Hmm. About the speed of a commercial jet. 8)
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Re: The speed of an object on the equator of the earth

Post by robinson »

Anaxagoras wrote: Wed Oct 14, 2020 5:12 am It's not moving to the east, because east is only a direction relative to the surface of the earth, which is a curved surface, but it is moving in a circle around the axis of the earth.
I see you are on board with the first thing NASA has wrong


Now about that 1000 mph thing
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Re: The speed of an object on the equator of the earth

Post by robinson »

To save time, there is only one POV that allows a 1000 mph measurement, but it is a moving camera position that has incredibly complicated motion, not actually possible in the real world

It also only works for a very limited time frame
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Re: The speed of an object on the equator of the earth

Post by Pyrrho »

Image
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Re: The speed of an object on the equator of the earth

Post by robinson »

What speed is the camera?
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Re: The speed of an object on the equator of the earth

Post by robinson »

The real obstacle is, of course, we are used to measuring speed or velocity in reference to the unmoving ground.

If a supersonic aircraft was doing 1000 mph, staying directly over the equator, heading East, nobody would say it was doing 2000 mph heading East

Or if going west, not moving at all. But if we accept that an object on the equator is going 1000 mph heading East, that is exactly the facts of the matter. So our unmoving aircraft headed west at 1000 mph is not moving, in relation to the planet. But of course that isn’t true
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Re: The speed of an object on the equator of the earth

Post by robinson »

A satellite in a much higher altitude, at just the right speed, over the equator, would be like the camera in the animation above. But the last thing anybody would say, is that it is standing still in relation to the planet. It would be going very very fast, in regards to it’s movement in a very large orbit.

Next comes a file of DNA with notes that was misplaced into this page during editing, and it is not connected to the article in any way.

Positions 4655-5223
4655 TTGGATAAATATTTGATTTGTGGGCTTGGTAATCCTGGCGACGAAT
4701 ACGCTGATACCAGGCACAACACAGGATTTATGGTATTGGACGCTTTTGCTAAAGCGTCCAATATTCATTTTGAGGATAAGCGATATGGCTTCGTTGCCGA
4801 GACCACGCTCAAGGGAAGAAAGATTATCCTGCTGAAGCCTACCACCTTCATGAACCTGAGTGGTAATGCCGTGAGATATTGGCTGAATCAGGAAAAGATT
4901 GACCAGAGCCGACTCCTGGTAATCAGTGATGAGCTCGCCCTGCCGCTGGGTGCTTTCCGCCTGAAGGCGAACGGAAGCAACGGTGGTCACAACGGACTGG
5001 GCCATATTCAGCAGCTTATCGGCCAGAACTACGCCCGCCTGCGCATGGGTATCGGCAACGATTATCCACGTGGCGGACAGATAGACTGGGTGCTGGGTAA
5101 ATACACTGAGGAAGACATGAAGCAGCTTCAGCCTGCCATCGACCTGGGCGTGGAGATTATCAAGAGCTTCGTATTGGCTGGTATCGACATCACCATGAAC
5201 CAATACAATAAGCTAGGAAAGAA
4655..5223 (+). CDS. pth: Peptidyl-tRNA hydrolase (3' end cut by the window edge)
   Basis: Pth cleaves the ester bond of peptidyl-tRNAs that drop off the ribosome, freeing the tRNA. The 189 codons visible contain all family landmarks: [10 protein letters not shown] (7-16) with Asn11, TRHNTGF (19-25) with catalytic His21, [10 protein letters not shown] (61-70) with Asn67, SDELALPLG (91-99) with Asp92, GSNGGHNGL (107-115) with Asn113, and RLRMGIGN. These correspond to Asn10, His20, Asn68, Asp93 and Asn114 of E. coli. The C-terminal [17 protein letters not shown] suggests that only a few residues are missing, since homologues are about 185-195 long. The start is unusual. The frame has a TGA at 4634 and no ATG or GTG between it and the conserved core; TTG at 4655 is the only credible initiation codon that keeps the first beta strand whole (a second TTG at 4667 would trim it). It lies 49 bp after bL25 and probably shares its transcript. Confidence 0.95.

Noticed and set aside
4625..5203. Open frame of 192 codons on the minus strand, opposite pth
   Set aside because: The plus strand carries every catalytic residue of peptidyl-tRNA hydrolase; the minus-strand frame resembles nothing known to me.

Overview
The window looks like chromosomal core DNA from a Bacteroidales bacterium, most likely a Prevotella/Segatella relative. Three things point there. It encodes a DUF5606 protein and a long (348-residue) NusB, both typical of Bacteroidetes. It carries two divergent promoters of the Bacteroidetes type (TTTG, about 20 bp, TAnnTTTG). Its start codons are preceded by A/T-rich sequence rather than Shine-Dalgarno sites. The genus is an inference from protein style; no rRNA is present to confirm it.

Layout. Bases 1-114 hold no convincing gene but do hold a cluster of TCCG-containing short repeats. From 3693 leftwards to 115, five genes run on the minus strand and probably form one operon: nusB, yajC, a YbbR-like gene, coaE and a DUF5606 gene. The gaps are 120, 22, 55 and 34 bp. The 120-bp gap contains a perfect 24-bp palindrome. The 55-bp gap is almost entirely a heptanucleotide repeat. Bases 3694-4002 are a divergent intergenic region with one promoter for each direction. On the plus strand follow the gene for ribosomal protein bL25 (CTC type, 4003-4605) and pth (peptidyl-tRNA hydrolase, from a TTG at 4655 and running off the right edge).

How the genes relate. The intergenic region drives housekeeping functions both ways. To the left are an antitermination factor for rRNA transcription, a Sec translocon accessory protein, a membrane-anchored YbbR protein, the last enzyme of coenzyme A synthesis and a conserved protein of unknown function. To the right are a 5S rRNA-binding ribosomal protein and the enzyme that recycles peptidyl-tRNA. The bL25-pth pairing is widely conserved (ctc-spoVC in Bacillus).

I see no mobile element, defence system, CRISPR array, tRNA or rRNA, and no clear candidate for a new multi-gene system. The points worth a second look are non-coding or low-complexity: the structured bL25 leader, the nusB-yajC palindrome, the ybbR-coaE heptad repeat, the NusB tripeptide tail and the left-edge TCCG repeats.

The software I linked to shows just how fast
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Re: The speed of an object on the equator of the earth

Post by Anaxagoras »

Do you think the earth spins or not? Usually we measure the speed at which it spins in relation to the sun, which gives the result of one full rotation every 24 hours. Divide the circumference of the earth at the equator in miles by 24 and that's the speed at the equator in mph. Relative to the sun, of course.

There's also something called a sidereal day if you want to measure the speed of rotation relative to more distant stars to account for the fact that the earth is orbiting the sun once every 365.25 days. A sidereal day is slightly less than 24 hours.
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Re: The speed of an object on the equator of the earth

Post by robinson »

Of course the earth is spinning
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Re: The speed of an object on the equator of the earth

Post by ceptimus »

I remember an interminable discussion on a forum or newsgroup concerning whether the moon rotates around its polar axis *, with respect to Earth.

One group maintained that because the moon always shows its same face to the earth, then it doesn't rotate. The other group argued that the moon rotates exactly once per lunar month - and that it has to do this so that it can always point its same hemisphere at Earth as it goes around its orbit.

The stupid thing was that everyone agreed exactly about the moon's motion - they just enjoyed arguing about the correct form of words to use to describe that motion.

This thread is now occupying the same territory of stupid.

* I assume that the group that said the moon doesn't rotate would argue about the very existence of a moon polar axis - but you know what I mean.